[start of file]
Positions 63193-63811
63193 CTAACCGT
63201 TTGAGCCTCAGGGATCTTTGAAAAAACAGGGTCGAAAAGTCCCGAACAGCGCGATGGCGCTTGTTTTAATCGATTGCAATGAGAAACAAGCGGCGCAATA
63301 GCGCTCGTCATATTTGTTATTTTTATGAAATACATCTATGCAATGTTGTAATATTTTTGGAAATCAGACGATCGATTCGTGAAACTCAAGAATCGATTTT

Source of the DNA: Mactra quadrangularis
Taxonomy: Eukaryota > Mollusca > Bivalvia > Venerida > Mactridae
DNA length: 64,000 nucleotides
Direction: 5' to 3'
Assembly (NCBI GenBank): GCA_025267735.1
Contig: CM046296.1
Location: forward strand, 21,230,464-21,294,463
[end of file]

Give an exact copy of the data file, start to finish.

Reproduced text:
Positions 63193-63811
63193 CTAACCGT
63201 TTGAGCCTCAGGGATCTTTGAAAAAACAGGGTCGAAAAGTCCCGAACAGCGCGATGGCGCTTGTTTTAATCGATTGCAATGAGAAACAAGCGGCGCAATA
63301 GCGCTCGTCATATTTGTTATTTTTATGAAATACATCTATGCAATGTTGTAATATTTTTGGAAATCAGACGATCGATTCGTGAAACTCAAGAATCGATTTT

Source of the DNA: Mactra quadrangularis
Taxonomy: Eukaryota > Mollusca > Bivalvia > Venerida > Mactridae
DNA length: 64,000 nucleotides
Direction: 5' to 3'
Assembly (NCBI GenBank): GCA_025267735.1
Contig: CM046296.1
Location: forward strand, 21,230,464-21,294,463